On August 1, 1821, the first newspaper was published on Greek soil, called “Salpinx Elliniki)” [Greek Bugle], in Kalamata, on a small printing press brought from Trieste by Dimitrios Ypsilantis.
A few decades earlier, in the late 1780s in Vienna, when preparations for the revolution were under way, the first Greek newspaper appeared, where the principles of Greek journalism started taking shape. Initially, a series of requests for the launching of newspapers, put forward by intellectual Greeks living in Vienna, were rejected by the Austrian government. Finally, the Austrian authorities awarded a printing license to Markides Poulious Brothers, who on December 31, 1790 launched a newspaper called Ephemeris (Ephemeral).
The dominance of national political struggle in journalism as well as in most facets of Greek everyday life has its roots in the nation’s particular history. The evolution of the media in general and the press in particular should be seen through this unique prism, that of the development of the social, political and economic environment that dates back less than a century ago, when Greece managed to secure its current geographical borders.
Thus, news media and journalism in Greece are not only about specific particularities of the profession, such as practices, newsroom culture habits and journalist-source relationships and interactions. It is also about society and the general political and economic environment within which journalism is professed. Journalists are not separate from society; they constitute vital parts of the presiding status quo. Therefore, understanding the national context and the particular developments in the Greek newspaper industry requires a travel in time. A very brief account has as follows:
The period after the Restoration of Democracy in 1974 until the 1990s is characterised by intense political juxtaposition that resulted to a boost in newspaper circulations during the 1980s. Later on, the gradual weakening of the traditional entrepreneurial role of the State, the EU prospects of Greece and the ultimate EMU national target enhanced the interest of the public on economic developments and private business activity. Therefore, during the 1990s, entrepreneurship and the stock market started to gain attention and an increasing presence in daily media coverage. These developments have directly affected journalism and the newspaper industry, the journalist-source interactions, as well as the relations between newspaper proprietors and other non-media business sectors. The years that followed until the beginning of the economic crisis, Greek media industry operated as a well-tuned orchestra that drew its power from the occasional contactor, a role played by the political system.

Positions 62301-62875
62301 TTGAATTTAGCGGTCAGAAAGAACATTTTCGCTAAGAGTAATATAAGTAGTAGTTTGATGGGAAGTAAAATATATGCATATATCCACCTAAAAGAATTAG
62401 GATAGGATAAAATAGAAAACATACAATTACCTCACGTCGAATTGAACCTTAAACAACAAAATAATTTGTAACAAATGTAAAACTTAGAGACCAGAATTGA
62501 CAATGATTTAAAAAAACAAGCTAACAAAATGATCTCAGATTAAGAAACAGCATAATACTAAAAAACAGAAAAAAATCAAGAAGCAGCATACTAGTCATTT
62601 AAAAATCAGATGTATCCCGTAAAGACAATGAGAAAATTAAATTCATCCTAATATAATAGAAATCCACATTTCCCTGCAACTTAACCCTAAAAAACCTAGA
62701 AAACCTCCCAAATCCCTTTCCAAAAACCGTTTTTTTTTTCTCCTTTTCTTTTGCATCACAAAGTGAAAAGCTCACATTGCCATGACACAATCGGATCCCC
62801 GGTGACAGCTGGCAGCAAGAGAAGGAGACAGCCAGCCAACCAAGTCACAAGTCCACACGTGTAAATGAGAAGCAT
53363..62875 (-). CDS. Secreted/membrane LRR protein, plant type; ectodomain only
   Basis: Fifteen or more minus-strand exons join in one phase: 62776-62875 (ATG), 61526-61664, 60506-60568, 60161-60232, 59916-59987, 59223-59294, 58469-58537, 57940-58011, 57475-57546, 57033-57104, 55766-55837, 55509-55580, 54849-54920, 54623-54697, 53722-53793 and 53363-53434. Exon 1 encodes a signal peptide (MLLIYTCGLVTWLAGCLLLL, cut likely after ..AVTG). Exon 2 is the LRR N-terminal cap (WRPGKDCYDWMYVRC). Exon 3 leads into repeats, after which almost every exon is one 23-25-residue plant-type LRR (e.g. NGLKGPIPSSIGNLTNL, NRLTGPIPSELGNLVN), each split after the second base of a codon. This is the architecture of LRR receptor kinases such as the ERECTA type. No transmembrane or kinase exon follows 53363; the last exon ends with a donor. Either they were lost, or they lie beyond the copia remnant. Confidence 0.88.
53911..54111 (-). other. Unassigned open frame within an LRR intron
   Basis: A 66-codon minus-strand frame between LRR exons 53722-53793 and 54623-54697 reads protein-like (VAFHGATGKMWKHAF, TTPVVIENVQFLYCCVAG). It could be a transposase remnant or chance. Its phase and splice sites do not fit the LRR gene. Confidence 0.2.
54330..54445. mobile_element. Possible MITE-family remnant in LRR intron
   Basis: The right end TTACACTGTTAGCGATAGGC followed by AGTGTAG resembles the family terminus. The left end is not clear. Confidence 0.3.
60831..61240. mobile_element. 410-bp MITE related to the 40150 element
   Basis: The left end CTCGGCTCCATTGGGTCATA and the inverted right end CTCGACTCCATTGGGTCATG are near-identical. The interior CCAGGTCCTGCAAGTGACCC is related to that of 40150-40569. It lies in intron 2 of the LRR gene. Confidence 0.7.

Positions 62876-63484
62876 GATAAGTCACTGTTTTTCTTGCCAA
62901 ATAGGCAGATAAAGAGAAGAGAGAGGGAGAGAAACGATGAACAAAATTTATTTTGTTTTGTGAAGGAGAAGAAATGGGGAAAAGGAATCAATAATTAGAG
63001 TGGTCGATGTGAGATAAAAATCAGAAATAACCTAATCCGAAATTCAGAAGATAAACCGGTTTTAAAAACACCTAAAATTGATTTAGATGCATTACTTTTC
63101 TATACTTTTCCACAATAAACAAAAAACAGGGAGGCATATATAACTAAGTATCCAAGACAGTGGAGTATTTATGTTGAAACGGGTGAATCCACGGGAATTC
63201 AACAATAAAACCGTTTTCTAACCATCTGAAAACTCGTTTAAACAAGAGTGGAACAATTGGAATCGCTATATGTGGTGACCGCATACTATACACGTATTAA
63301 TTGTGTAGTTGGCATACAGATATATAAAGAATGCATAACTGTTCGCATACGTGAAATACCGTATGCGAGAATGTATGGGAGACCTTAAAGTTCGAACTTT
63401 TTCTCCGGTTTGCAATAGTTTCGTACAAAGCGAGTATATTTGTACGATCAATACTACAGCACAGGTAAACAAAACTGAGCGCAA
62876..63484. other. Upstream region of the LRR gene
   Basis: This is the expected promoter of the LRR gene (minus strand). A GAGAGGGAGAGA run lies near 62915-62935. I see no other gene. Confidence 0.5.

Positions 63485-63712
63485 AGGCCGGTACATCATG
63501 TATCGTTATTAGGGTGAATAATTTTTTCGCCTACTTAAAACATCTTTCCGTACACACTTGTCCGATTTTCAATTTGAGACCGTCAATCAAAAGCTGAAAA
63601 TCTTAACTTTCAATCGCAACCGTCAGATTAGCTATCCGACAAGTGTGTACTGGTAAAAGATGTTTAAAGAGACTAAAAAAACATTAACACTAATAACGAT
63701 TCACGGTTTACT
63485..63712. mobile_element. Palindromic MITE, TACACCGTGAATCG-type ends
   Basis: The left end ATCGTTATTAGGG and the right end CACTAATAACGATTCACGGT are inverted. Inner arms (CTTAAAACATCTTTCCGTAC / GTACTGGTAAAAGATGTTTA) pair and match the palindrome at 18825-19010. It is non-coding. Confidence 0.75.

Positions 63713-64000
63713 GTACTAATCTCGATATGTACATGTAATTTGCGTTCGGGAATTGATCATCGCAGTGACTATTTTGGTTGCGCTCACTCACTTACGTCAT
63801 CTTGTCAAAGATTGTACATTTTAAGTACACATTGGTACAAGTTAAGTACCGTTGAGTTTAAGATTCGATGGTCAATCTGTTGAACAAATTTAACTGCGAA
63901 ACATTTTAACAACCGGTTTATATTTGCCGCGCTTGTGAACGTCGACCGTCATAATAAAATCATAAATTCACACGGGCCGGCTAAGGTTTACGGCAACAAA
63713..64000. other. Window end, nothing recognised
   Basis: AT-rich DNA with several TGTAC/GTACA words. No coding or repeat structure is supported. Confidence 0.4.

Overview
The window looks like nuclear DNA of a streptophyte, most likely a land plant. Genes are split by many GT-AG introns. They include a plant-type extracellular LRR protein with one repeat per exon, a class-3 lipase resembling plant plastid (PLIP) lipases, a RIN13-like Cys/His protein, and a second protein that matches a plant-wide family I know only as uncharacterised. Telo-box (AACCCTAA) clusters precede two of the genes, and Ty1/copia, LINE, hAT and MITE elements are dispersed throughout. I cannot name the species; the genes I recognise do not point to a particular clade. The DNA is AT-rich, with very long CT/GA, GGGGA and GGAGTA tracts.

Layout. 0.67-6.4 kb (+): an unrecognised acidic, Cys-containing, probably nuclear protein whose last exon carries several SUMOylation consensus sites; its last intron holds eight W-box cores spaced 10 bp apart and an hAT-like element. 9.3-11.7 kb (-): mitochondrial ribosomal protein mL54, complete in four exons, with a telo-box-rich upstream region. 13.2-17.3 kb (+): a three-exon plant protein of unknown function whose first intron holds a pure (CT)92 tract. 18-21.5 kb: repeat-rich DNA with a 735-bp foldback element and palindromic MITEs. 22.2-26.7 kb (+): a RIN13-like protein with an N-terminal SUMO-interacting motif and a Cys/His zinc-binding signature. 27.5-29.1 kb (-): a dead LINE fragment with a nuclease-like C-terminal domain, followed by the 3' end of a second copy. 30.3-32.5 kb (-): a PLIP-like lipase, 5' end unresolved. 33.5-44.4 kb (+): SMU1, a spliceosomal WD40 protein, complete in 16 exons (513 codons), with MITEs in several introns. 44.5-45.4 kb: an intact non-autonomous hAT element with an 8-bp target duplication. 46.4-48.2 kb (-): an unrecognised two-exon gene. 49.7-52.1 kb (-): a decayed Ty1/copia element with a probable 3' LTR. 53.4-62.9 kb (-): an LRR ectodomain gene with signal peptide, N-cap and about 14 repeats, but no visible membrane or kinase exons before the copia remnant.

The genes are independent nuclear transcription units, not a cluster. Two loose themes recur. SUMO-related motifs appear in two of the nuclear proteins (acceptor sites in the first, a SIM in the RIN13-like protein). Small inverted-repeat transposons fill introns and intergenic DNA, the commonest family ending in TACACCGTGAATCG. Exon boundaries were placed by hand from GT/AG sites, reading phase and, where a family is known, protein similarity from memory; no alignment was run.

Many years ago, Robert MacDonald, in his book ‘Pillar and Tinderbox’ had correctly argued, the press in Greece is seen principally as a medium for the expression of political opinion. Newspapers are partisan and the notion of neutral, informational reporting is a recent one still not fully appreciated by many journalists and readers.
It is widely acknowledged amongst researchers that Greek newspapers were always used by their proprietors more as a means of participation in the political struggle and expression of political propaganda, than as mechanisms for entrepreneurial profit.
This phenomenon is still in effect today, however with certain new parametres, whose presence into the mix have changed the industry for ever:
– First, state money is gone, so is media clientelism; well, more or less.
– Second, the survival of traditional, partisan-oriented media in Greece would require journalists to be more independent than usual; thus more empowered in order to act on their own and stop relying on elite sources for ready-to-use material. Some of them are trying to cope with the new reality; others are firing away on their Facebook pages.
– Third, the second phase of internet revolution (i.e. social media), which in the case of Greece coincided with the unprecedented economic crisis made sure that traditional propagating techniques are neutralized, in some case even ridiculed.
– Forth, despite numerous mainstream and independent investments online, real web-journalism is still absent from the Greek market.
– Fifth, the lack of academic and research support in the field remains -as always- the most critical structural weakness (or distortion) of the local media business.
I am not sure whether or not the legal amendment stuffed into an unrelated draft bill discussed Tuesday (Aug 5) in Parliament constitutes a reform or a ‘rousfeti’ that the coalition government tried to downplay to avoid causing a fuss (the draft bill was tabled at the climax of the Greek summer). What I am certain of, though, is that this government continues to play ball with the old media dogs that people have left behind for dead, instead of embracing digital growth, thus supporting new media ventures millennials are using on a daily basis.
As for old media barons, they fail to understand that the Greek word “ephemeral” [ephimerida] is much more powerful and buzzy than any news (printed) on paper. This is where the news business of the future is based on…